Skip to the content

The most consistent UK bond funds of the decade

28 February 2024

Royal London stands out for the consistency of its bond funds offering.

By Matteo Anelli,

Senior reporter, Trustnet

Royal London stood out as the asset manager with the most consistently outperforming bond funds, particularly in the corporate bond sector, where one of its funds went close to a perfect track record.

In this study, Trustnet highlights funds that have outperformed the most common benchmark of their sector for the most part of the past decade. This time we look at the three main sterling bond peer groups, where no benchmark particularly stands out for being the most popularly followed. For this reason, we chose to use the sector average as our reference point.

There were three Royal London strategies on the list, two of which appeared in the IA Strategic Bond sector, and two Schroders strategies, one in the IA Sterling High Yield and one in IA Corporate Bond sector.

We start our analysis with the latter, which is the largest of three.

The only vehicle that managed to do better than the sector in nine of the past 10 years is the £1.3bn Royal London Corporate Bond fund, which is co-managed by FE fundinfo Alpha Manager Shalin Shah and Matthew Franklin.

The duo aims to profit from anomalies in the market by investing in the full range of credit options (including unrated bonds) when valuations are considered attractive, with no benchmark constraints.

Currently, the fund is significantly skewed towards high yield, whereas AAA bonds are just 1.9% of the portfolio; sector-wise, the team is favouring banks and financial institutions, structured credit and insurance.

The fund came very close to a perfect track record, as when it fell below average in 2022, the difference to the benchmark was minimal (only 0.1 percentage points).

No other fund matched this level of consistency, but two came close and managed to beat the sector average in eight of the past 10 years – the Fidelity Sterling Corporate Bond and Schroder Sterling Corporate Bond funds.

Both are much smaller than the Royan London peer, with £204m and £675.5m of assets under management (AUM) respectively, and both have more of a focus on the lower end of the investment grade spectrum.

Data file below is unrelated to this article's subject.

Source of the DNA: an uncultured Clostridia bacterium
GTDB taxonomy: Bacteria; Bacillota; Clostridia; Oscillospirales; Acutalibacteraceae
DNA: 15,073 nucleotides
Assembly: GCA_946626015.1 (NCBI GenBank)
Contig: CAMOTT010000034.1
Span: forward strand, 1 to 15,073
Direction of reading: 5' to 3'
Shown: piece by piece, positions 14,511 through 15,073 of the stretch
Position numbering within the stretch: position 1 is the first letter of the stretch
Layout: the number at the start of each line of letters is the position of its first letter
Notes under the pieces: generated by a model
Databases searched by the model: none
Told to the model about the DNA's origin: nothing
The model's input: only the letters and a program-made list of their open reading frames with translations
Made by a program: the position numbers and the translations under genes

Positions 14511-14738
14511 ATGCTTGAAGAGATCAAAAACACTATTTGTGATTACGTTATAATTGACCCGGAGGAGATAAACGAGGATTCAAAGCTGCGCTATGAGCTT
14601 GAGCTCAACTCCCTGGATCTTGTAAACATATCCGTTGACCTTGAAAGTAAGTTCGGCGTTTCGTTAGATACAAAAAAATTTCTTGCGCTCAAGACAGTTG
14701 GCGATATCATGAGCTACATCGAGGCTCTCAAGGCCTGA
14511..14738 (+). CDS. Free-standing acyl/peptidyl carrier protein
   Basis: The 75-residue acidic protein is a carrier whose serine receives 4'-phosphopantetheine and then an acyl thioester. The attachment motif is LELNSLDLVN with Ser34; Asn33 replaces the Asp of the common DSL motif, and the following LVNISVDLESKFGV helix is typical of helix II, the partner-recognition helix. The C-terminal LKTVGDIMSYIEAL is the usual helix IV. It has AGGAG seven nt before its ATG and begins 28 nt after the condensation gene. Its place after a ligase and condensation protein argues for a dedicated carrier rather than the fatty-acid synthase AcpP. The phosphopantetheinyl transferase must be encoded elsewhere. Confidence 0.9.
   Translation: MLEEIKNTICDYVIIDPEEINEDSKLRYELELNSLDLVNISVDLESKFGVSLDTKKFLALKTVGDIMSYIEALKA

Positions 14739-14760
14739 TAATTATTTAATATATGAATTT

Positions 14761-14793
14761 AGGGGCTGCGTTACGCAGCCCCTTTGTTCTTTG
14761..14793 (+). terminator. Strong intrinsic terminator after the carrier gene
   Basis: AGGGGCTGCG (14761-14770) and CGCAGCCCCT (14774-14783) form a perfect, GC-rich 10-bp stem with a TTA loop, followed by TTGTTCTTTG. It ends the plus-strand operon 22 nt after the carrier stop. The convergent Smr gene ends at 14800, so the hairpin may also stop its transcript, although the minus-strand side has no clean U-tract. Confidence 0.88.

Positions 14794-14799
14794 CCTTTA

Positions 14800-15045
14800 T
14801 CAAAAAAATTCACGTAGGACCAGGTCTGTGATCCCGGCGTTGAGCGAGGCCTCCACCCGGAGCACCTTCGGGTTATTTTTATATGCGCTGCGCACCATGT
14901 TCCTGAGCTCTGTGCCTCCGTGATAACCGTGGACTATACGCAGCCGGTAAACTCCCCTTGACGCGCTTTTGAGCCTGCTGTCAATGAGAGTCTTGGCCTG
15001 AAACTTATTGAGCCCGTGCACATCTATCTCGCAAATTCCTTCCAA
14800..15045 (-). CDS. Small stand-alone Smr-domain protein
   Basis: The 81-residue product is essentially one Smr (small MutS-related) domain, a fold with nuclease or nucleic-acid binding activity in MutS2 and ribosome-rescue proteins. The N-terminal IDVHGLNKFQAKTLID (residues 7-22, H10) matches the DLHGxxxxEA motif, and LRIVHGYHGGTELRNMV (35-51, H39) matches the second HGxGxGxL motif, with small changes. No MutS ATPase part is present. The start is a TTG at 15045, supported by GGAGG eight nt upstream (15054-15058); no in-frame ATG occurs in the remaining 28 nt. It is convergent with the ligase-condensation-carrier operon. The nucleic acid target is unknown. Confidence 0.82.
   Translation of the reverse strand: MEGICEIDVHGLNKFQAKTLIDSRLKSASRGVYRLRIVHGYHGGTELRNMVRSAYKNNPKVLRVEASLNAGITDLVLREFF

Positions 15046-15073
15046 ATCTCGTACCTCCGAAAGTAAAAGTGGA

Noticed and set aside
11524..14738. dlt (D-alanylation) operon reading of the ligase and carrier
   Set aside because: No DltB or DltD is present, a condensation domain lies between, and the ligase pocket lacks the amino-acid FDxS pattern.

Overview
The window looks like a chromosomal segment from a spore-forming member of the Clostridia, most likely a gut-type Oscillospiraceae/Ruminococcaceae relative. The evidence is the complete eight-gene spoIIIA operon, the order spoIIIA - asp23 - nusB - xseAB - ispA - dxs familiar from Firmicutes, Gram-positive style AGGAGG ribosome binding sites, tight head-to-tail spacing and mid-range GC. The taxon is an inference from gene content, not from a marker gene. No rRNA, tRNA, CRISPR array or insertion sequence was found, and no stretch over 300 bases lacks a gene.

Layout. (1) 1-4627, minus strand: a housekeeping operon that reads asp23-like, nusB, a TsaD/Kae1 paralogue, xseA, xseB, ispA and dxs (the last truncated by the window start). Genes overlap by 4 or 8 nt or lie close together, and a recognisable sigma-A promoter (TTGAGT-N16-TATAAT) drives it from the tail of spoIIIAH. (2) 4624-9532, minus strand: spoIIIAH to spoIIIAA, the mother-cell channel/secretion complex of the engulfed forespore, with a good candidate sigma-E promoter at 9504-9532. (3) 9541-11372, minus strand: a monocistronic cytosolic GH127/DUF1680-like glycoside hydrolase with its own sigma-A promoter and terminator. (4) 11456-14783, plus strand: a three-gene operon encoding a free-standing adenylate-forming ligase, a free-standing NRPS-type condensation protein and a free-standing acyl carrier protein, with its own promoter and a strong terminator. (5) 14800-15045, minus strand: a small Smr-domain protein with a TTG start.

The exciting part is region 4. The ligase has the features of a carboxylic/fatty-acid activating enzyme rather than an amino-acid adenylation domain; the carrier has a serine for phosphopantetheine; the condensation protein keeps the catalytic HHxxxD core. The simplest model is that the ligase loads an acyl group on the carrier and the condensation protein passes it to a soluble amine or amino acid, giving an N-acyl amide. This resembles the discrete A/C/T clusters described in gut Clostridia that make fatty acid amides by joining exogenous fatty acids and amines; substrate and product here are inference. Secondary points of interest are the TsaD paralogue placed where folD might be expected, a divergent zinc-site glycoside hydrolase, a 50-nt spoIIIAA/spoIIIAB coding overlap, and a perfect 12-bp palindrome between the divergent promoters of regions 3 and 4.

Fidelity’s Ian Fishwick invests 33% in BBB-rated bonds (the lowest of the investment grade spectrum) while Schroder’s Daniel Pearson and Julien Houdain have a 64.1% allocation to these bonds. Despite this, they have a 97% correlation to each other.

Source: Trustnet. The red highlight represents underperformance against the benchmark.

In the IA Sterling Strategic Bond sector, more funds made it to the list. However, here too, only one beat the most common benchmark (which again was the average return of the whole sector) for nine years since 2014 – the Close Sustainable Select Fixed Income Fund, co-managed by Stephen Hayde and Andrew Metcalf.

Its unfortunate year was 2020, when it returned 4.3% as the average peer grew 6.6%. Hayde and Metcalf focus on income over capital growth and invest with the goal of reaching net zero emissions for their portfolio by 2050. About 80% of the fund’s assets (£556.5m) is allocated to corporate bonds, 13% in gilts and 7% cash.

The vehicle was awarded an FE fundinfo Crown Rating of five and, with an ongoing charges figure (OCF) of 0.48%, is one of the cheaper funds in its sector.

Source: Trustnet. The red highlight represents underperformance against the benchmark.

Of the funds that met our criteria in eight years of the past decade, Royal London Sterling Extra Yield Bond stood out for its relative performance, having performed better than the rest of the listed funds in the majority of timeframes, as highlighted in the bar chart below.

Performance of funds vs sector over 10yrs
Source: FE Analytics

Manager Eric Holt focuses on high yield bonds, aiming to achieve a gross redemption yield 1.25 times higher than that of the FTSE Actuaries British Government 15 Year index.

Another strategy by Royal London, the Ethical Bond fund is similar to the previous option. It is co-managed by Holt and mainly focuses on income, but it also has a capital preservation objective and it applies an environmental, sustainability and governance (ESG) screening to exclude companies that produce 10% or more of their turnover from sectors that are considered unethical.

AXA Framlington Managed Income and Man GLG Strategic Bond complete the list.

Finally, in the IA Sterling High Yield sector, only one fund achieved a consistency track record of eight years, the £495m Schroder High Yield Opportunities managed by David Pearson.

It targets both income and capital growth, with a growth aim of between 4.5% and 6.5% per annum over 5 years. The manager takes high-conviction positions in global bonds, especially in the industrials sector, which makes up 68% of the fund, and in financials, which, at 29.6% is an overweight compared to the sector average of 18.2%.

This article is part of an ongoing series on consistency. Find the previous instalments here: IA GlobalEuropeIA UK EquityIA UK Equity Income, UK Small Caps.


Note: An earlier version of this article included the incorrect Man GLG Strategic Bond fund in the performance chart, which has now been corrected.

Editor's Picks


Videos from BNY Mellon Investment Management


Data provided by FE fundinfo. Care has been taken to ensure that the information is correct, but FE fundinfo neither warrants, represents nor guarantees the contents of information, nor does it accept any responsibility for errors, inaccuracies, omissions or any inconsistencies herein. Past performance does not predict future performance, it should not be the main or sole reason for making an investment decision. The value of investments and any income from them can fall as well as rise.